Passage to Dawn – Diego Navarro

Diego Navarro - Passage to DawnDiego Navarro is a Spanish composer and conductor, who has been on my radar for quite a while now. Despite the fact that I know him personally, he caught my attention with his emotional conducting skills. I have also listened to the scores that he composed: Oscar: The Color of Destiny, Mimesis, and Capture the Flag. When the record label Varese Sarabande announced the score for the Spanish movie Passage to Dawn (Pasaje al amanecer) I was quite curious. The movie is a drama about a war photojournalist who wants to travel to Iraq, but before he can leave he needs to deal with the complications in his family. The music of the film is composed by Diego Navarro.

After the first couple of seconds of listening to the score I knew I was in for a treat. “Manufacturing Memories” starts off with a very serene version of the main theme done by piano that is absolutely stunning, which transitioned into some unsettling tones on a flute. “Dreamcatcher” has a very emotional and vibrating cello solo. “Candela” has another gorgeous piano solo in it with some support from synthesizer tones and strings. I have to admit: I have not seen the movie, but the Iraqi influences can be heard in “The Announcement” by a foreign string instrument, that is followed by in a female choir.

“Manuela” also has the main theme: This time it is performed on an emotional sounding cello with another cello playing some counter melodies against it until the piano takes over the theme. After “A Chance to Choose,” which has the same melodies as the choir part of “The Announcement,” a sequence of beautiful and emotional tracks:  “A Long Distance, “Revelation,” “The Star of David,” “Alone,” “Promise Me, You Will Be Back” and “The Mail” can be heard. They are all filled with wonderful melodies played on piano, violin or cello with support of other strings.

“Misha & Mira” contains an alternate version of the main theme on piano. It is a bit slower but just as gorgeous, especially when the cello joins in the middle part. “The Three Doors” breaks the pattern of melodies on piano and strings. Instead, we can hear some lovely Middle Eastern chants and percussion. The track’s end sounds very disturbing. The dissonance continues in “Overnight My Lap Belongs To You” using a song by a female singer that flows over in more women humming beautiful lines. “Life Gave Me Another Chance” is a piece that starts with a beautiful piano part before the main theme starts again. “Moonlight – Claire de Lune,” composed by Claude Debussy, is also on this album. It is followed by a beautiful “Lullaby” sung by a child accompanied by a gorgeous violin play and later the singer is joined by a youth choir.  “To The Core Of the Soul” does not need a lot explaining: Like all the other tracks, it just contains some wonderful melodies. The score ends with the final version of the main theme in “Passage To Dawn – Main Theme,” since it is the most thorough and longest version of the theme, it is in my opinion the best one the album.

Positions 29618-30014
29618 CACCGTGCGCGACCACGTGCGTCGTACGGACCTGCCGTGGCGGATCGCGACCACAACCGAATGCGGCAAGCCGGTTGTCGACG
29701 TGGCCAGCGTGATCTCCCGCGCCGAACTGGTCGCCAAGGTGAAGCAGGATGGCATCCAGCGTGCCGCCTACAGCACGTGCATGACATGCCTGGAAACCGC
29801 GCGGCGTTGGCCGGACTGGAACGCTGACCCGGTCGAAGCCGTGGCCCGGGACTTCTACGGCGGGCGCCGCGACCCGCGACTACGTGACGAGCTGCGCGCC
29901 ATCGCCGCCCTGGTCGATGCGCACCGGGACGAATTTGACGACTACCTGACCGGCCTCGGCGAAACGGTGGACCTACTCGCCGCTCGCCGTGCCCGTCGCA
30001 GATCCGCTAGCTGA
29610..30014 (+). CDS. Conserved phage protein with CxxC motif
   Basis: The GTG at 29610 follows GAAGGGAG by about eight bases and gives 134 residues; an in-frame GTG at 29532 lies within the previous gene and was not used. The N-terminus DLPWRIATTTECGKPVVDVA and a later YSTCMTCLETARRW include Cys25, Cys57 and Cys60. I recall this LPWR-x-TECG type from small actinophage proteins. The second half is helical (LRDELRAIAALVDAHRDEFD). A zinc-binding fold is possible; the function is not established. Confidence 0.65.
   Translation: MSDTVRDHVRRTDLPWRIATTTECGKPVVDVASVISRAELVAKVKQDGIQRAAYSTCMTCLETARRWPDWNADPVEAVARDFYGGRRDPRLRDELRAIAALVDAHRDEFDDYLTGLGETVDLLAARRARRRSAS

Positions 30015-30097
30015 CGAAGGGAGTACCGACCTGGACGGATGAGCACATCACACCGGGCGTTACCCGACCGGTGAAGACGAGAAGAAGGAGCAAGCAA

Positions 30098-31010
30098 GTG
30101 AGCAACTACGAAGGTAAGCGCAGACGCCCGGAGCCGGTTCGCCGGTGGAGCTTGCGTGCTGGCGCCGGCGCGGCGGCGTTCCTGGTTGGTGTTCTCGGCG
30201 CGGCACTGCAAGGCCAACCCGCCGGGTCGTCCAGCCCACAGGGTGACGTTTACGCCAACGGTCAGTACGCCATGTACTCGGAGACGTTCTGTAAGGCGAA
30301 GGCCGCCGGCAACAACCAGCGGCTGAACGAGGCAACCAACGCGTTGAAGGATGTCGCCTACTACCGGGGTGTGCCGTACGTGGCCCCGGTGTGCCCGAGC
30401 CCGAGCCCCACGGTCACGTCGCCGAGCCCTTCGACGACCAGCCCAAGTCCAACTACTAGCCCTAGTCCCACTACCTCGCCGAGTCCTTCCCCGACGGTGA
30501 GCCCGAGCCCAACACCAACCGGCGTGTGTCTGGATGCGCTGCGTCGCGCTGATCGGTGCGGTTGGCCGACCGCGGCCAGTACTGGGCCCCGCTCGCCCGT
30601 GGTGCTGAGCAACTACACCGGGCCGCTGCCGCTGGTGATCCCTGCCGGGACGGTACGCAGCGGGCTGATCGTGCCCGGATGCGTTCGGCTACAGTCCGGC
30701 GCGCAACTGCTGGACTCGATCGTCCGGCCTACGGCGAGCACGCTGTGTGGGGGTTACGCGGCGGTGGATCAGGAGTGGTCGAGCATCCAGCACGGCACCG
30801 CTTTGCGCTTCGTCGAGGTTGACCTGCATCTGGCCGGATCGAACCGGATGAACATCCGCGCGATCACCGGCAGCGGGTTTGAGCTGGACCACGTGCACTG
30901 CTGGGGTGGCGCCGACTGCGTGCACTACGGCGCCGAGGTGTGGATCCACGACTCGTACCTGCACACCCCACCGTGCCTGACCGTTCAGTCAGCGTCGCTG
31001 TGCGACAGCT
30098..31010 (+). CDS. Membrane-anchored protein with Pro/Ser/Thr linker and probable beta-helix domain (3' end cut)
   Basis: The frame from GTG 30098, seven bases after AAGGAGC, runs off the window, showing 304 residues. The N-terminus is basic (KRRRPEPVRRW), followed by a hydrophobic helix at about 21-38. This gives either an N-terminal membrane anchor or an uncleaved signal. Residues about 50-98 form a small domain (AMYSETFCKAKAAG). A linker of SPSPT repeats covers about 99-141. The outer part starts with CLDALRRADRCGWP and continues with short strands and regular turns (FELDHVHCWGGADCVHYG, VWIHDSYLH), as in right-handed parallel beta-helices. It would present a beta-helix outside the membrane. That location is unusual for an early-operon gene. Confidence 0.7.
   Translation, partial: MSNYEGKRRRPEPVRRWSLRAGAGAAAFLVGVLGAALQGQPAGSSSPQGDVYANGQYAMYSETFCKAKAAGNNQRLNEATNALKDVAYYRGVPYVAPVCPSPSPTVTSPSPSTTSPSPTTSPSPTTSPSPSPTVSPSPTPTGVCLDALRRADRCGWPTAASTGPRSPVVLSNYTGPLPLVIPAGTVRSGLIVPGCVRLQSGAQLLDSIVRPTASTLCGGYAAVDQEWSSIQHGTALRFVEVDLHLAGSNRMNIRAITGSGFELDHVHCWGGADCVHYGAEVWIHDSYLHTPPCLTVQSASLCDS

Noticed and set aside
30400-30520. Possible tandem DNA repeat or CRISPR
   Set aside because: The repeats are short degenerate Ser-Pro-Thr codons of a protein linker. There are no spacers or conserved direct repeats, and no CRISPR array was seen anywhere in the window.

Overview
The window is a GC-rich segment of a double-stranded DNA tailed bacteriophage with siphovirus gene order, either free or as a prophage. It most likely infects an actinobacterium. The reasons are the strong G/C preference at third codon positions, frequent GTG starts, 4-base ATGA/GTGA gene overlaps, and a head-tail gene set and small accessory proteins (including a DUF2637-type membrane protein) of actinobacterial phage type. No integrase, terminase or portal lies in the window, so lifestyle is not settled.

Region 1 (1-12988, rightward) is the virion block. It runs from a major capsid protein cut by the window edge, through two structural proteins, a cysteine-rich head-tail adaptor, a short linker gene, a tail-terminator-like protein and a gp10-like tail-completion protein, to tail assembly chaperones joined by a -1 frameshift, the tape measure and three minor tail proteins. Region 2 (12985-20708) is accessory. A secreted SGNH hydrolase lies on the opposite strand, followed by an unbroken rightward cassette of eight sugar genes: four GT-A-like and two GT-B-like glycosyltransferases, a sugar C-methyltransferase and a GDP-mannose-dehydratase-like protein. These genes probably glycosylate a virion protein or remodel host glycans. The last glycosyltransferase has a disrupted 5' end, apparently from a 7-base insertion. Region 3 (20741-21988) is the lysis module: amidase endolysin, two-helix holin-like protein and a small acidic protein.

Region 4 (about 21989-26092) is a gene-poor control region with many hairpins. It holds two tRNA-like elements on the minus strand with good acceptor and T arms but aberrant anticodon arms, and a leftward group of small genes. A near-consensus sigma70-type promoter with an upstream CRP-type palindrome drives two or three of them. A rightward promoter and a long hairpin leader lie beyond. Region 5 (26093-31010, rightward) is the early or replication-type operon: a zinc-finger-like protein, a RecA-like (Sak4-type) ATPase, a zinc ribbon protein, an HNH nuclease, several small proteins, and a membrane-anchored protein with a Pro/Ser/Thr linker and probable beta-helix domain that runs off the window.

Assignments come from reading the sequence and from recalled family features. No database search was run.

This score is just stunningly good from beginning to end and it is a great example of the little gems that can be found outside of the big productions of Hollywood. I recommend just to listen to it in its entirety, and do not feel ashamed when there is a little tear appearing in the corner of your eye.

Listen or buy


The highlights are in bold.

  1. Manufacturing Memories
  2. Dreamcatcher
  3. Candela
  4. The Announcement
  5. Manuela
  6. A Chance To Choose
  7. A Long Distance
  8. Revelation
  9. The Star Of David
  10. Alone
  11. Promise Me, You Will Be Back
  12. The Mail
  13. Misha & Mira
  14. The Three Doors
  15. Overnight My Lap Belongs To You
  16. Life Gave Me Another Chance
  17. Moonlight – Clair de Lune (by Claude Debussy)
  18. Lullaby
  19. To The Core Of The Soul
  20. Passage To Dawn – Main Theme

Total length: 55 minutes
Varese Sarabande Records (2017)


  • Anton Smit

    Anton is the editor-in-chief and founder of Soundtrack World. After writing about film music occasionally, he thought it was time to create his own site to celebrate music from film but also other media. Next to working on this website, Anton is a member of the International Film Music Critics Association, has a job in IT and plays the tuba in a local orchestra.

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